A couple of events in Southeast Manitoba showed how the pandemic is bringing back some old-timey experiences or transforming conventional activities in the run-up to the May Long weekend.
On Friday, May 15, Steinbach saw the return of the drive-in movie, courtesy of the local Smitty’s. Around 50 to 60 vehicles packed the family restaurant’s sprawling back lot as patrons awaited the 9:00 PM screening of 2017 crowd-pleaser ‘Jumanji’. The outdoor cinema experience treated area residents with a blast from the past while complying with the physical distancing required by the ongoing pandemic. River Heights-based Bulldog Outdoor Movies set up a giant 13′ x 18′ inflatable video screen atop a flatbed truck. At $5 per person or $10 per vehicle, the event was well-received and even elicited interest in Winnipeg. Local resident Tracy Savard Whitby commented on the restaurant’s Facebook page, “We loved it!! A truly unique experience right here in Steinbach.”
According to Christian Cassidy who wrote an article in the Winnipeg Real Estate News about the city’s history of drive-in theatres, Winnipeg had six drive-ins in operation at one time 65 years ago. Nowadays, Manitoba drive-in theatre fans only have two options for enjoying an outdoor cinema experience: make the trip to the Stardust Drive-In in Morden, or drive all the way to the Big Island Drive-In near Flin Flon. Time will tell if the resurgence of this retro movie-going option will be sustained by the continued physical distancing.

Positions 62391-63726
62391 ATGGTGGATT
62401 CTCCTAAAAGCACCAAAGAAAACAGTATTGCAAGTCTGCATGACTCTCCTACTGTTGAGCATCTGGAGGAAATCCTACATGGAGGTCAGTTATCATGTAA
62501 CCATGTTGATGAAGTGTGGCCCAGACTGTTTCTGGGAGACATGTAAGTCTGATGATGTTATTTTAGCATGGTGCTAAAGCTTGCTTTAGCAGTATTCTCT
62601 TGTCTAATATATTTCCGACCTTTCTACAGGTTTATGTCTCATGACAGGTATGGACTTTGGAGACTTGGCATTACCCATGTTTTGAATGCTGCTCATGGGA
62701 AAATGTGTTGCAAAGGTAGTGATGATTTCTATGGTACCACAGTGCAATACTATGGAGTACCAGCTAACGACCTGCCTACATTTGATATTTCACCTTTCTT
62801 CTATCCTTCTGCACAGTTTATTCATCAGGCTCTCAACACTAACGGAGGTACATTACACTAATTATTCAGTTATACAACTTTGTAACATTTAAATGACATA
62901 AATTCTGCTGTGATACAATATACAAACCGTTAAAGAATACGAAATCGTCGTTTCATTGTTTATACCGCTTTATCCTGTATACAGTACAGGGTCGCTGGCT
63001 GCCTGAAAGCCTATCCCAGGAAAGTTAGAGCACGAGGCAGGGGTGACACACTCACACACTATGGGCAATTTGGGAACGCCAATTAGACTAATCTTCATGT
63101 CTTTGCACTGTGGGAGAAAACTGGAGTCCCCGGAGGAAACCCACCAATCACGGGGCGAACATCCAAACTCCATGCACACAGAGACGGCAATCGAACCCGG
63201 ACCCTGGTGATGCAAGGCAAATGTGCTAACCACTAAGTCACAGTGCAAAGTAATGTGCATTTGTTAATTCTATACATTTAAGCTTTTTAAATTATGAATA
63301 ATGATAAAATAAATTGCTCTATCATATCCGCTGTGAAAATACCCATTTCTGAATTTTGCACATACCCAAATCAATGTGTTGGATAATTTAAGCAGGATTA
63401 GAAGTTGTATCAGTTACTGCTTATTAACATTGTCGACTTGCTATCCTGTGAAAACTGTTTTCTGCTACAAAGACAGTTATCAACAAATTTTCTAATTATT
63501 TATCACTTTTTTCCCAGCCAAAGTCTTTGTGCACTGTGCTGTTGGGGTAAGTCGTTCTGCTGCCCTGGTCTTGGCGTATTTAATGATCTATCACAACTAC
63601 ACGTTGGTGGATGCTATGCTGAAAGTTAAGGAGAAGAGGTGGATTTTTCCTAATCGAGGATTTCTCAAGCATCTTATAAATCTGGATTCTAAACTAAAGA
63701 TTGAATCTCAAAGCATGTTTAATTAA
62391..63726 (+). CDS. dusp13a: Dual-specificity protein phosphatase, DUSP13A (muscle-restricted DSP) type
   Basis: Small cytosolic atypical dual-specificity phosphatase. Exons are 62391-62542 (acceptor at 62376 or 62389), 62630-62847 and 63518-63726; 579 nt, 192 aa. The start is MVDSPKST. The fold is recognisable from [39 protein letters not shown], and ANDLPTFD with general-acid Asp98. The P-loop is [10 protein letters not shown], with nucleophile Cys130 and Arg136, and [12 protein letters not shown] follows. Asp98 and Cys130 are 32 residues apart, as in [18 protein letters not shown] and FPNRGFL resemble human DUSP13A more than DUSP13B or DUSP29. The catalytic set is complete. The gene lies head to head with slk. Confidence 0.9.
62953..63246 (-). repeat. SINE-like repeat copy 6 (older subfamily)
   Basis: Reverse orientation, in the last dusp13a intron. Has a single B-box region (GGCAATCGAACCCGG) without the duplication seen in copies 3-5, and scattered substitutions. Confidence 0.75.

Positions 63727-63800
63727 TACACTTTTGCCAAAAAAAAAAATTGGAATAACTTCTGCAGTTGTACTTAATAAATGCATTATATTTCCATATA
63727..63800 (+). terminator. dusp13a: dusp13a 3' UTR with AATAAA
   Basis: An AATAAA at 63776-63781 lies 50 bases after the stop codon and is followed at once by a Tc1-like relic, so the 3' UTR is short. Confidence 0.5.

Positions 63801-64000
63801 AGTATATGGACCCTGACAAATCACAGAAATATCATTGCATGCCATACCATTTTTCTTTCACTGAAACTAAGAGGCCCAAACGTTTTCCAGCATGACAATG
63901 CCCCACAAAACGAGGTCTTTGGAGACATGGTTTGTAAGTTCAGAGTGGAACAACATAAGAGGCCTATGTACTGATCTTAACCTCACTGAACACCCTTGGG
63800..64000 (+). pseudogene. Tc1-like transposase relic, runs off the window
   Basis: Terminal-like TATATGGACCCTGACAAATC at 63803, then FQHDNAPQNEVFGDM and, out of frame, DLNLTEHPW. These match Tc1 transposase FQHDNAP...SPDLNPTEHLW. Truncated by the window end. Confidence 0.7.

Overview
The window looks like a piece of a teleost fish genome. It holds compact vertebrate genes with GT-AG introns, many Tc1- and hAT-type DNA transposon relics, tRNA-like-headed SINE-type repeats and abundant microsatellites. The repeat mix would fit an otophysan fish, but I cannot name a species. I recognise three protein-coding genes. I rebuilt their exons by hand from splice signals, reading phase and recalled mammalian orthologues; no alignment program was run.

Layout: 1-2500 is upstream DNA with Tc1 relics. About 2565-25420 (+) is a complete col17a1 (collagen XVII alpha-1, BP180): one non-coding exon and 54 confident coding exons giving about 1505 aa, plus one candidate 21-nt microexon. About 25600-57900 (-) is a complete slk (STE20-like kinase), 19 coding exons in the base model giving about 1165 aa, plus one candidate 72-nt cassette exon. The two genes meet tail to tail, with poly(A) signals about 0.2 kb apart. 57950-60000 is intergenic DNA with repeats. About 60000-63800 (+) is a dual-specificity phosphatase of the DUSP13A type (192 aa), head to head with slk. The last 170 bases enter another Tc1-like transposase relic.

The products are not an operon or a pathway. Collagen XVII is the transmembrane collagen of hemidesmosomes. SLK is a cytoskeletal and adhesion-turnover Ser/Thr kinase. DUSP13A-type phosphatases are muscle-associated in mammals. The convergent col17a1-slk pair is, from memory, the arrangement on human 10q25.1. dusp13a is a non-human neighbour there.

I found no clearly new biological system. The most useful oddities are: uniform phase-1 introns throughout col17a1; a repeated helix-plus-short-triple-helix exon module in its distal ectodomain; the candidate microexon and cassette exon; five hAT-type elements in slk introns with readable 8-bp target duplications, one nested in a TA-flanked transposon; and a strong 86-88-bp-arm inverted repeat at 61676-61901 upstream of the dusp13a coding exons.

As the pandemic seems to have brought back drive-in theatres, it also appears to be transforming the typical fundraiser run/walks. On Saturday, May 16, was the Social Distance Challenge of World Vision Canada, a Christian relief, development and advocacy organization that runs programs to overcome poverty and injustice, and benefit children, families and communities.
The event invited all Canadians to get moving — go for a run, take a walk, dance up a storm, do some jumping jacks – all in an effort to “move” 6,000 km across Canada – virtually. To make all kilometres and activities count, the event provided an online activity tracker. Philanthropist, Model, Host, Writer and Real Housewives of Toronto star Joan Kelley Walker pledged to donate $4 for every kilometre logged into the activity tracker. Up to $25,000 will to go towards World Vision’s water, sanitation and hygiene (WASH) projects to help stop the spread of COVID-19 in the Democratic Republic of the Congo — one of the most fragile countries in the world.
The activity recommended 6 kilometres, which is the average distance that women and children in developing countries need to walk each day to get water. All activities can be done indoors or outside, as long as local public health regulations for social distancing are followed. This writer and his family were among the participants, and walked around the track of a nearby middle school to chip in a modest 4.5 kilometres to the cause. In an email sent to participants, World Vision Canada reported that over 1000 Canadians participated, and the goal of moving 6,000 km was not only achieved but the distance covered was even doubled, resulting in a total of $28,000 raised. Participants received a digital certificate as a token of World Vision Canada’s appreciation for helping exceed the goal.